Munich Personal RePEc Archive

Do competitive disadvantages really arise from „over complying“?: proposed Basel III Leverage and Supplementary Leverage Ratios re-visited

Ojo, Marianne (2015): Do competitive disadvantages really arise from „over complying“?: proposed Basel III Leverage and Supplementary Leverage Ratios re-visited.

This is the latest version of this item.

[img]
Preview
PDF
MPRA_paper_57466.pdf

Download (501kB) | Preview

Abstract

The Basel III Leverage Ratio, as originally agreed upon in December 2010, has recently undergone revisions and updates – both in relation to those proposed by the Basel Committee on Banking Supervision – as well as proposals introduced in the United States. Whilst recent proposals have been introduced by the Basel Committee to improve, particularly, the denominator component of the Leverage Ratio, new requirements have been introduced in the U.S to upgrade and increase these ratios, and it is those updates which relate to the Basel III Supplementary Leverage Ratio that have primarily generated a lot of interests. This is attributed not only to concerns that many subsidiaries of US Bank Holding Companies (BHCs) will find it cumbersome to meet such requirements, but also to potential or possible increases in regulatory capital arbitrage: a phenomenon which plagued the era of the original 1988 Basel Capital Accord and which also partially provided impetus for the introduction of Basel II.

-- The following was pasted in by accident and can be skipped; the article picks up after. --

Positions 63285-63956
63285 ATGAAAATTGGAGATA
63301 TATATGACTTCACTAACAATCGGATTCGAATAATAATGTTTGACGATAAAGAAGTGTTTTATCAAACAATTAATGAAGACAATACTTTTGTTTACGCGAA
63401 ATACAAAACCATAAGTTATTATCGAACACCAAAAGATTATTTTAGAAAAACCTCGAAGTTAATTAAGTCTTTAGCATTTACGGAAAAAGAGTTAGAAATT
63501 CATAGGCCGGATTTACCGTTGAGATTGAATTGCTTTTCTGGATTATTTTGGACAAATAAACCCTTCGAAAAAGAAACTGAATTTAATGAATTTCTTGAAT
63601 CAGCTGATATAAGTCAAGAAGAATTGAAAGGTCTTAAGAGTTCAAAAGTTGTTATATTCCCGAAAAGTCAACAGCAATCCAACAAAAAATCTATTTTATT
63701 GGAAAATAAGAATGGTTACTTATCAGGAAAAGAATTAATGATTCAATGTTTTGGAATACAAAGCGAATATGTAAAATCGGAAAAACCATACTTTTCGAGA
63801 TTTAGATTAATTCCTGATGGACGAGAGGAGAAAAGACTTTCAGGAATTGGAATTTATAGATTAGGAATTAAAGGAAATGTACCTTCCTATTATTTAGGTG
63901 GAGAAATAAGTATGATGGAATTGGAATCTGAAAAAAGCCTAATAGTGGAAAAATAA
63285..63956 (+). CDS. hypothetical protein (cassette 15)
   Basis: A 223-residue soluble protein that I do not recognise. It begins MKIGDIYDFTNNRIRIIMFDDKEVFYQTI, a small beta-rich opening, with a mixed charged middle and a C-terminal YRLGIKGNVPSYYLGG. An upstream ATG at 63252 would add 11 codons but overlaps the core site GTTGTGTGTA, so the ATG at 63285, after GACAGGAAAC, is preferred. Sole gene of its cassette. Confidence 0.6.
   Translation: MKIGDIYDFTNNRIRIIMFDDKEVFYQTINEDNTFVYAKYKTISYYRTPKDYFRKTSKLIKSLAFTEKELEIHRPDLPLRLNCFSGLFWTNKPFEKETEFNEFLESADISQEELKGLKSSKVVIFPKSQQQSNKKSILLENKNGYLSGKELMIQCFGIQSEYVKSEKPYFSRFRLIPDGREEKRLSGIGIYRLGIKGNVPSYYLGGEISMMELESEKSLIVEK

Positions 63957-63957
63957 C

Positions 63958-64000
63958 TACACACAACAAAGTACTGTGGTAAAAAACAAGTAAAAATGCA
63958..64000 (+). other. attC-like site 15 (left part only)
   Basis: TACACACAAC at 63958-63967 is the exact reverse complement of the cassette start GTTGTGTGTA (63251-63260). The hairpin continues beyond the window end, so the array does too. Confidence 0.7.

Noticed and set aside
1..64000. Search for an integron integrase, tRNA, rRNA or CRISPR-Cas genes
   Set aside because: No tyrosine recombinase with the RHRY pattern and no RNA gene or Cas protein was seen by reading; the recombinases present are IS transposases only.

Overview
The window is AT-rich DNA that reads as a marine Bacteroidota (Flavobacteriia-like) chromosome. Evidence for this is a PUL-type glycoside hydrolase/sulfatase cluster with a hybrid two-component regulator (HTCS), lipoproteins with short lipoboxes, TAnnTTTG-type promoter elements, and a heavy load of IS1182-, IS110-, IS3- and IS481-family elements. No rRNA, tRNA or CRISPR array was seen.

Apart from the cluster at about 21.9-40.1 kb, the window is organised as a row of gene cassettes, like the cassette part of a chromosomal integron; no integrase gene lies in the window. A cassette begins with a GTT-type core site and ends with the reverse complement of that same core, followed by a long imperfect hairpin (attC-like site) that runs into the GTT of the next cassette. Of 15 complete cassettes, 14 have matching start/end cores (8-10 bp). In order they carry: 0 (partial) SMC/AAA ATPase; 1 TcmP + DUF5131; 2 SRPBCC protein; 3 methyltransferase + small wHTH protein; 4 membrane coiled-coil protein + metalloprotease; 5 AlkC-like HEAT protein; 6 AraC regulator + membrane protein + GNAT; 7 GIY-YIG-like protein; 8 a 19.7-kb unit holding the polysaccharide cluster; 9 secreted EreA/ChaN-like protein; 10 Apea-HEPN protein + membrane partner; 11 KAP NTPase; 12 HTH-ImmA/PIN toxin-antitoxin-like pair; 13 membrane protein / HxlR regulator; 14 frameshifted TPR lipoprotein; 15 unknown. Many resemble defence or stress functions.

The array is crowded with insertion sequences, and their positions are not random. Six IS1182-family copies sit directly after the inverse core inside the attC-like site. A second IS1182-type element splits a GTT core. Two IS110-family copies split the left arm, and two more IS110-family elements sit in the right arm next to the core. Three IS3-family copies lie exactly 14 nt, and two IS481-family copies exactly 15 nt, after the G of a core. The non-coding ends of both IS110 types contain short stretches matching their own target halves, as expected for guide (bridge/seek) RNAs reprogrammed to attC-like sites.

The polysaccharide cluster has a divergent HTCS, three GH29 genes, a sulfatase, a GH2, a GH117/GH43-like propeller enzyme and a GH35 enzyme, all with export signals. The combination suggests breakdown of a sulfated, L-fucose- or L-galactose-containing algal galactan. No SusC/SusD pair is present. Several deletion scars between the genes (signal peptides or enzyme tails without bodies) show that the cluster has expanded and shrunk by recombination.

This paper is aimed at providing an analysis of the most recent updates which have taken place in respect of the Basel III Leverage Ratio and the Basel III Supplementary Leverage Ratio – both in respect of recent amendments introduced by the Basel Committee and revisions introduced in the United States. Amongst these notable developments, the Final or rather nearly finalised Standard issued by the Basel Committee in January 2014, as well as the 2014 U.S Enhanced Supplementary Leverage Ratios are worth mentioning.

Sometimes the competitive disadvantages resulting from over compliance or stringent measures may generate costs which are actually minimal when compared to those costs which could potential arise in a scenario where economic disruptions and crises do occur where such „over compliance“ measures are not implemented.

So when do measures become over-compliant? What may be regarded as over-compliance for a particular jurisdiction may not necessarily be the case for another. Conversely what may be required for minimal compliance purposes in certain jurisdictions may prove inadequate for certain major economies.

Available Versions of this Item

UB_LMU-Logo
MPRA is a RePEc service hosted by
the Munich University Library in Germany.